Should you plead not guilty to a ticket?

If you are given a traffic ticket, you probably know that you can pay it online or in person at the court. What you may not realize is that paying the fine is an admission of guilt.

If you don't believe that you're guilty of the actions of which you're accused, it's important that you don't pay your ticket and instead appear in court. You can attend the hearing and plead not guilty. In many instances, you can also plead not guilty online or over the phone.

Do you need an attorney for traffic violations?

Traffic tickets are more than just a nuisance; they can increase the cost of your car insurance and even result in financial penalties or jail.

In New York, you're able to plead guilty to traffic tickets online. If you don't agree with the ticket you've received, you retain the right to fight it and to state why you shouldn't face penalties or why you didn't commit the alleged violation.

Should you fight a speeding ticket?

Traffic tickets may not seem very important. After all, most people will get out of a traffic ticket at some point in their lives. It would be hard to find anyone who didn't know someone who had gotten a traffic ticket for speeding or other minor offenses.

As for minor offenses, it might not seem important to fight the charges that have been placed against you. Still, it is going to go on your record, and the offense can affect you. For example, a speeding ticket could cost $45 or more. On top of that, your insurance rates could go up as a result of violating speeding laws. If you violate speeding laws too often, then you can lose your right to have a license.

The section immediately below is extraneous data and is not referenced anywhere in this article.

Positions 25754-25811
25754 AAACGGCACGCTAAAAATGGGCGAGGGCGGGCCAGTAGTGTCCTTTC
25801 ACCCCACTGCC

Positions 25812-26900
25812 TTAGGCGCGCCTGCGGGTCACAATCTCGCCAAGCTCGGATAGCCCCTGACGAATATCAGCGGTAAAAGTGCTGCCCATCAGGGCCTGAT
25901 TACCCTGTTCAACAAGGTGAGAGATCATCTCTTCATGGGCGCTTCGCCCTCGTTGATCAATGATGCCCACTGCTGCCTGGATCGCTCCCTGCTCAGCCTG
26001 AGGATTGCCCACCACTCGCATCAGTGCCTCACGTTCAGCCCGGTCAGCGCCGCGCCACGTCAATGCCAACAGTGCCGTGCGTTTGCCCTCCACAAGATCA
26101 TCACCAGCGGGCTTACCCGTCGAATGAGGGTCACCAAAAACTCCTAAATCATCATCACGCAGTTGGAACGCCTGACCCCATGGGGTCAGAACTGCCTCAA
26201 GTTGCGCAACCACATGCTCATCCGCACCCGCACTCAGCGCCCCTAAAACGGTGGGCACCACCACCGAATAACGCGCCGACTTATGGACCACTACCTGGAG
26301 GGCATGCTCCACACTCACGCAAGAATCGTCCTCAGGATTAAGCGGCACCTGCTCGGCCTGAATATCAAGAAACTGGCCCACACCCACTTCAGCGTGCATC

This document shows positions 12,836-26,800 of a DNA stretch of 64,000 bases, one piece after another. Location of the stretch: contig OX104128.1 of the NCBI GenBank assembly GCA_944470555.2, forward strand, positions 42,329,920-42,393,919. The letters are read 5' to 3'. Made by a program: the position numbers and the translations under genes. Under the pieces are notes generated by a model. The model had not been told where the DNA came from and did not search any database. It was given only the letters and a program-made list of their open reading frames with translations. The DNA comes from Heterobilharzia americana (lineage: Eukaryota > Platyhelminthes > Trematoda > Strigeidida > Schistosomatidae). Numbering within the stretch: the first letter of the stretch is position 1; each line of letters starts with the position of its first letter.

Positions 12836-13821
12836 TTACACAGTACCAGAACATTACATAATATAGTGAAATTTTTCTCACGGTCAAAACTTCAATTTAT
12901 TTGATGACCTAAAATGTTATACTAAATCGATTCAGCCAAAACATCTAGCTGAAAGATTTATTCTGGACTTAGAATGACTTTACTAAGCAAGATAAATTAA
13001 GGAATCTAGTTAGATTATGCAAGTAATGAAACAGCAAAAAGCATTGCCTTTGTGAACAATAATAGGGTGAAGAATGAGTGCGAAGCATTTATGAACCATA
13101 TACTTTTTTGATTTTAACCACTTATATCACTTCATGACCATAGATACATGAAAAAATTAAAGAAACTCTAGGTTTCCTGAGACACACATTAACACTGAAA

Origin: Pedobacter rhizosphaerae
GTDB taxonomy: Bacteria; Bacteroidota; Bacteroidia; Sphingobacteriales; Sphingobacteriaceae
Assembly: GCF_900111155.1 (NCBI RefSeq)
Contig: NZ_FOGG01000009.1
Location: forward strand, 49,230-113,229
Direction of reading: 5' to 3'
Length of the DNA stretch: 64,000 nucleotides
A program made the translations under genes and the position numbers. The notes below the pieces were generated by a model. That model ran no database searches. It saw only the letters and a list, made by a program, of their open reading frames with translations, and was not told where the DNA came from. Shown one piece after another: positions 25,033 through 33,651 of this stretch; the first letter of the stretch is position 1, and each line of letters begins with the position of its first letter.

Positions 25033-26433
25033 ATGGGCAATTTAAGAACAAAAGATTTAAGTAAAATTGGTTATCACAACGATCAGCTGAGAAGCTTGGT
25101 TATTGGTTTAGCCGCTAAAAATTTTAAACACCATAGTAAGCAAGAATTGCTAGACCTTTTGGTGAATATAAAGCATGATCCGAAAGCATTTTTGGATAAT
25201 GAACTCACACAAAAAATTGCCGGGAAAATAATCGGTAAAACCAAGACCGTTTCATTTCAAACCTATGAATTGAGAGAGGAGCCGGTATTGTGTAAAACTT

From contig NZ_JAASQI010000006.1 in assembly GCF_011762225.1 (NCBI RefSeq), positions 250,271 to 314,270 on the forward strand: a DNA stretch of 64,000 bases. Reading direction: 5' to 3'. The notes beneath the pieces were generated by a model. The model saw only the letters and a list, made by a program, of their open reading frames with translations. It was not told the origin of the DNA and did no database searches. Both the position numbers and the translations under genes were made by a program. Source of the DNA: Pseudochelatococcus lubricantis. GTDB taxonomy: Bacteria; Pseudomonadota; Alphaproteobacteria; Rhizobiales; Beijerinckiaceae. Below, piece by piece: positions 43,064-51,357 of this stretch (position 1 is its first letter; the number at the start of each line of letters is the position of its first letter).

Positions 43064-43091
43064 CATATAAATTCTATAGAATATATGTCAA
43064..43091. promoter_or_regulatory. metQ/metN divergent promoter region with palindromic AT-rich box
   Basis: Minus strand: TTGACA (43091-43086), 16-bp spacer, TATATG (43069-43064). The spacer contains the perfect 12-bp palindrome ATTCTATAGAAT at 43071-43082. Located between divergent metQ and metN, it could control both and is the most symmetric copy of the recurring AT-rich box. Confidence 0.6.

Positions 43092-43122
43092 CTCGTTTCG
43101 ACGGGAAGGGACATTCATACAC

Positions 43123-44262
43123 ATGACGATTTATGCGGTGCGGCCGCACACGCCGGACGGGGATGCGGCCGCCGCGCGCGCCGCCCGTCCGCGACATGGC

Exercise caution driving through construction work zones

You might drive a few miles over the speed limit for many different reasons. You might leave a few minutes late for work, rush to pick your kids up from school, increase your speed to make a long drive a little quicker or just tend to be slightly impatient behind the wheel.

Many New Yorkers speed from time to time. While speeding anywhere can lead to a costly ticket and other penalties, speeding in certain areas like work or school zones can lead to even more profound consequences. When you fail to slow down or abide by other traffic signs in construction zones, you may find yourself wondering how to fight your ticket.

You can fight a traffic ticket and prevent unfair penalties

People who get traffic tickets often don't believe that those tickets are very important. Some people shrug them off and carry on with their day after paying the penalty. Others are upset by the ticket, but they pay the fine and move on.

Traffic tickets can impact you, though, so it's best to take them seriously. Some of the most common reasons for traffic tickets to be given include:

  • Speeding
  • Failing to yield
  • Turning into the wrong lane
  • Parking in a handicap spot without the authority to do so
  • Not paying overdue parking meters
  • Not using turn signals

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Law Office of Jack Kotchick